The developer should undertake field surveys in every case where natural heritage effects are likely to be significant or effects cannot be predicted at the scoping stage. Where relevant: landscape and visual surveys; habitat and species surveys; surveys of natural features and processes and countryside recreation/access surveys will be essential to adequately inform landscape, visual, ecological, earth heritage and countryside recreation impacts in Environmental Statements.

Where a long lead time on the Environmental Statement allows, it may be possible to monitor changes in existing conditions prior to the submission of the Environmental Statement. This would allow trends in ecological or landscape change or natural processes to be investigated and should be encouraged, although it is rarely possible to do this.

Integrating Natural Heritage Issues

Owing to the different professional skills involved, it is common practice in Environmental Statements to address natural heritage issues separately, for example:-

In many Environmental Statements even these sections or chapters can be subdivided, each being written by a separate author with specialist knowledge of, for example, aquatic or terrestrial ecology. In order to ensure authoritative assessment the practice of different authors each presenting their conclusions should be encouraged, but the Environmental Statement team co-ordinator should ensure that all of these differing elements are consistent and drawn together in an integrated and understandable presentation.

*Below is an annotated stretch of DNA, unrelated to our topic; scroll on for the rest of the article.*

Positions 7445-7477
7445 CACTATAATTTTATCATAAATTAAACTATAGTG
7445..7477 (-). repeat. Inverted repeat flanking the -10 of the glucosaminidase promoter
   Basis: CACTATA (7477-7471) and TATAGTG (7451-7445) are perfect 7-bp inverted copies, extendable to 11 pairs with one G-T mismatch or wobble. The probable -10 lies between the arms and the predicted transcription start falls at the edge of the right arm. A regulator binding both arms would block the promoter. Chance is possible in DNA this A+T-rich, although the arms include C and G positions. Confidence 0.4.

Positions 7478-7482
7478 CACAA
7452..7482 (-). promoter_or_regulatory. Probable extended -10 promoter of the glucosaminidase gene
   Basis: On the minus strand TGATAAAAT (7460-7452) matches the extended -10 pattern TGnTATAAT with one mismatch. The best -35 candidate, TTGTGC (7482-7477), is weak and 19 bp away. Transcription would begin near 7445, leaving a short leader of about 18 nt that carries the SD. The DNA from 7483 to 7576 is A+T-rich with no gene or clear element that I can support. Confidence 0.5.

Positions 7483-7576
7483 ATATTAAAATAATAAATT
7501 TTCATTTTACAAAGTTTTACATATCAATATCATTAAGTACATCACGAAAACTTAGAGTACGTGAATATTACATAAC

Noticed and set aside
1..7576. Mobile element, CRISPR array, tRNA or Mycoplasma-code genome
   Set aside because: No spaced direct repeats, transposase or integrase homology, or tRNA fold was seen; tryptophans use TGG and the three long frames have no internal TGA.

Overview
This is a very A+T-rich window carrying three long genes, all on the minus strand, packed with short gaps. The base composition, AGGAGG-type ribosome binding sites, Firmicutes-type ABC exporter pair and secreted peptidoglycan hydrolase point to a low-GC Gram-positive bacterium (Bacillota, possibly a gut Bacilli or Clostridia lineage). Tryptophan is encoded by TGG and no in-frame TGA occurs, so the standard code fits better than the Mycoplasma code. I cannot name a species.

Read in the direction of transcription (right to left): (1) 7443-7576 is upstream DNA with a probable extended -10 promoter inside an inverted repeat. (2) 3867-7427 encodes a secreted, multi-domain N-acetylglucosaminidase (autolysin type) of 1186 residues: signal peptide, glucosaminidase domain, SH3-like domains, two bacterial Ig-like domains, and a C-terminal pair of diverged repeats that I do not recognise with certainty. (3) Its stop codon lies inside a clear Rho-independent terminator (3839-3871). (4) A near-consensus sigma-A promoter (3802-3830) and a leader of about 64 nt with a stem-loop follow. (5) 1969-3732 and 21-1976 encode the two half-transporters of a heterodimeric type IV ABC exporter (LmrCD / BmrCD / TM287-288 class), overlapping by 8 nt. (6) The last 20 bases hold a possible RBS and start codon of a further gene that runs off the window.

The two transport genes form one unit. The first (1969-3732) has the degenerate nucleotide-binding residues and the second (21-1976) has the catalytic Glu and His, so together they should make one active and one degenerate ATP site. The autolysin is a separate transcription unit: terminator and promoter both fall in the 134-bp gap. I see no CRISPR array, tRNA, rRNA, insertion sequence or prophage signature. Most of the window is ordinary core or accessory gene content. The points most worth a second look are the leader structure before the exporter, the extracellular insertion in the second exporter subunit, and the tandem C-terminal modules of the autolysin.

Box D.6.4
SNH Approach to Baseline Information

When discussing or commenting on a (draft) Environmental Statement, SNH should encourage rigorous assessment by appropriately qualified and experienced professionals with specialists used where appropriate, and the facility in the Environmental Statement for all of their respective assessments to be clearly and consistently set out.

However, SNH should also encourage an integrated approach to natural heritage issues. The interrelationships between landscape, visual, ecological and earth heritage information and the implications for the enjoyment of, access to and better appreciation of the natural heritage should be clearly set out.

SNH should encourage different aspects of the natural heritage to be assessed on a common basis wherever possible. For example landscape and ecological assessments may be able to use the same broad scales of significance so the significance of the different effects on the natural heritage can be directly compared.